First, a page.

04/29/2014 05:34 pm ET Updated Jun 29, 2014

Valpo Burning

MARTIN BERNETTI via Getty Images

Valparaíso was engulfed in flames, but not the one I know.

A city embedded in rainbow colored hills, many residents live their lives watching over the Pacific. Gritty but enchanting, the beauty of Valpo, as it's known in Chile, is hard to understate. Its magic is everywhere. But as any savvy traveler who visits this important seaport city already knows, it can only be found by getting lost -- by roaming aimlessly up and down the narrow stairways and wandering around the endless, cobbled bends. At any vantage point, vibrant street art abounds. When the sun sets, the bright colors are replaced by soft orange streetlights.

Then hell literally breaks loose.

Soon after the fire sparked, apocalyptic images of roaring red and orange began to flood social media and news websites. Several days later, the Chilean government reported that 2,900 houses were destroyed, 12,500 people are now homeless and 15 are dead.

But the biggest fire in the city's history, as President Michelle Bachelet described it, didn't blacken the picturesque scene that I've come to know. During my year abroad in Santiago, I've visited this romantic version of the famous port a handful of times. Opportune photo moments, boutique coffee shops, craft beer and a fair share of getting lost in Valpo's most classic sector mark my affinity for a city that most Chileans now associate with devastation and loss. My vision of a quaint and colorful town hugging the Pacific coast was, at best, far too narrow. After all, the fire flattened large parts of the city that I've never seen.

Chilean outpouring of solidarity in the aftermath has been heartening. Volunteers have flooded the city, doing much of the organizing and resource distributing themselves. Community groups and individuals from across the country and beyond have organized campaigns to get food, clothing and other essential goods to the thousands of victims. Schools in Valpo have become temporary homes for refugees.

The unfailing beauty of tragedy is the unity that follows. It's in disaster that we acquire a heightened sense of connection and become poignantly more aware of the deeper, but rarely acknowledged, truth -- that we really are all in this together.

But soon focus will turn elsewhere. Those fortunate enough to be able to replace their homes will begin the arduous process of doing so, a process that may also include recovering from smoke inhalation and burns. Worse still, many people will remain homeless. Among the most vulnerable when the fire broke out were families living in neighborhoods constructed chaotically and irresponsibly during waves of rapid, unregulated expansion and no urban planning. Emergency responders could simply not access some houses.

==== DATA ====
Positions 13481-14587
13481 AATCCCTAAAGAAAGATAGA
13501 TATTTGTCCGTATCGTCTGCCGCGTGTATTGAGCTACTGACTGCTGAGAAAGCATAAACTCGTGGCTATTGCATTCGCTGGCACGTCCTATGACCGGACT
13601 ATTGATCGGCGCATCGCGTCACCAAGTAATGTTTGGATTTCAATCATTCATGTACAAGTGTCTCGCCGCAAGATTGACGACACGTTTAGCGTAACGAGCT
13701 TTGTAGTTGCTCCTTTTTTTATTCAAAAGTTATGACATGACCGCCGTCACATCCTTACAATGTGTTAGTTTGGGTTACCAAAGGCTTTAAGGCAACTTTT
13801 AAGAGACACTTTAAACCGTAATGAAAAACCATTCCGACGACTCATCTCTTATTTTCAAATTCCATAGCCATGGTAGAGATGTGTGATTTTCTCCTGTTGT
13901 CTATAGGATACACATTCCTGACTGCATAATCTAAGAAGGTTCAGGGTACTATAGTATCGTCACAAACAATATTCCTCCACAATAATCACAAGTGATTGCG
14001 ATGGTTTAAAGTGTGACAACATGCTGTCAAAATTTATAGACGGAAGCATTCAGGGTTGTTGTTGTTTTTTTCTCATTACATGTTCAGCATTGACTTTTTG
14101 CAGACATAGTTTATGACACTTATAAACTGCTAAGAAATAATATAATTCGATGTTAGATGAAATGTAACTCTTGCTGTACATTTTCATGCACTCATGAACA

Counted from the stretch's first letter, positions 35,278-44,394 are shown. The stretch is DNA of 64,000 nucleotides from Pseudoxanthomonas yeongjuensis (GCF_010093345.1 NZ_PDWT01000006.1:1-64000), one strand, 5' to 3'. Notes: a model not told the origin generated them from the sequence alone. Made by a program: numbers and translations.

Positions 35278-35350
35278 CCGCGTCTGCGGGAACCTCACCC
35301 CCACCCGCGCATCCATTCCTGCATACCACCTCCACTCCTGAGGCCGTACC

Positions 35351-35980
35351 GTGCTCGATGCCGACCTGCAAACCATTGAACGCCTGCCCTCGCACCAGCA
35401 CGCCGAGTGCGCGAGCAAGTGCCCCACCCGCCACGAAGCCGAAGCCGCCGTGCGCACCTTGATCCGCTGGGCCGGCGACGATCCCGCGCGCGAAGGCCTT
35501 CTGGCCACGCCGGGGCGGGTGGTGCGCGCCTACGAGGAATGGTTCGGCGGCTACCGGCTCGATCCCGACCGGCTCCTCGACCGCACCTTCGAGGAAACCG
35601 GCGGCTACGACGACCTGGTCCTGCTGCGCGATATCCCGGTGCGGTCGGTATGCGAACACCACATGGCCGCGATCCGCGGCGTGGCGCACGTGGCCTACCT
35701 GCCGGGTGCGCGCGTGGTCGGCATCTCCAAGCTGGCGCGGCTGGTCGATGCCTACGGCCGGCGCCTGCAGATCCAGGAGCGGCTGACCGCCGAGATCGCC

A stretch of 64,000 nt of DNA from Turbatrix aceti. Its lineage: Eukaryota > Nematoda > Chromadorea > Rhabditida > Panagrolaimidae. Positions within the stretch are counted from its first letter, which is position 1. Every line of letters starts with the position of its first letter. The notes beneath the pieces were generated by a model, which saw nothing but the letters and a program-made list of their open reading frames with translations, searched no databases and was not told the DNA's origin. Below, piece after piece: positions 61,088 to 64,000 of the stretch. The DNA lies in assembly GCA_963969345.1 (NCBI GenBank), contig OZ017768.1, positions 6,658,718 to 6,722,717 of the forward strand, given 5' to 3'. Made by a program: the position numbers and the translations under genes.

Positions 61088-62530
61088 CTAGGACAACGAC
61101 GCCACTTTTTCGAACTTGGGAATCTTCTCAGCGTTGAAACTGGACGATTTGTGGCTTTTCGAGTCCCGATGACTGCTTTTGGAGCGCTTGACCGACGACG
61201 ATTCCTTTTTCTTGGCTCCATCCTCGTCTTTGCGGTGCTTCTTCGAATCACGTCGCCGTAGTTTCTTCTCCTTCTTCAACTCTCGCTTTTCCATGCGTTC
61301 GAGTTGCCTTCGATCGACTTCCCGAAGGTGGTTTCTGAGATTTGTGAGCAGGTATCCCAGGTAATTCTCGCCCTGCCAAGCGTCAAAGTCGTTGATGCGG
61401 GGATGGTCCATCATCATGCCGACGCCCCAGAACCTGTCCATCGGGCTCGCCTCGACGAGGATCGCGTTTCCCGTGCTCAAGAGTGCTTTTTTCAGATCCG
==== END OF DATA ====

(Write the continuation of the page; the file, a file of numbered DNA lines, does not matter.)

Now, many people are camping in the rubble where their homes once stood -- in many cases, illegally -- for fear that abandoning that land could mean losing it forever.

The question of the moment, and that which will persist once the media and we move onto the next disaster worthy of our attention, is how Valpo will be built back to life, and what will happen to those who had little before the flames destroyed their homes, and now have nothing.

One fear is the possibility that as attention fades away, the prospect of reconstruction will become increasingly more challenging. As Patricio Fernández wrote in the iconic weekly, The Clinic: "We know that in Chile the solidarity party does not last too long." Victims of the 8.3 magnitude earthquake that recently struck in the Northern region of the country know this fate perhaps all too well.

On one visit to Valpo in January, a good friend and I neared the top of a hill, well above where Pablo Neruda's house still stands. Trying to be courteous travelers, we said hello to locals sweeping the sidewalk outside their homes or sitting on their front doorstep enjoying a cigarette. However, the further we climbed, the tenser I became. My companion, a fellow American, had not understood the conversation I had earlier that day with the staff member at our hostel about places to avoid. In short, stick to the tourist map. Well off the map already, we continued up only until an older woman finally stopped us and suggested we head back down.

We obliged. A few hundred more feet and we likely would have reached the top, where an unforgettable view of the port, the rainbow colored hills and the Pacific would have welcomed our arrival.

But opposite the ocean is another view: a less romantic version of Valpo. One not glorified as a World Heritage Site, but one that undoubtedly shares in the whole identity of this important seaport city. Now a horrible fire will reshape that identity, and my heart will remain heavy for a Valparaíso I barely know at all.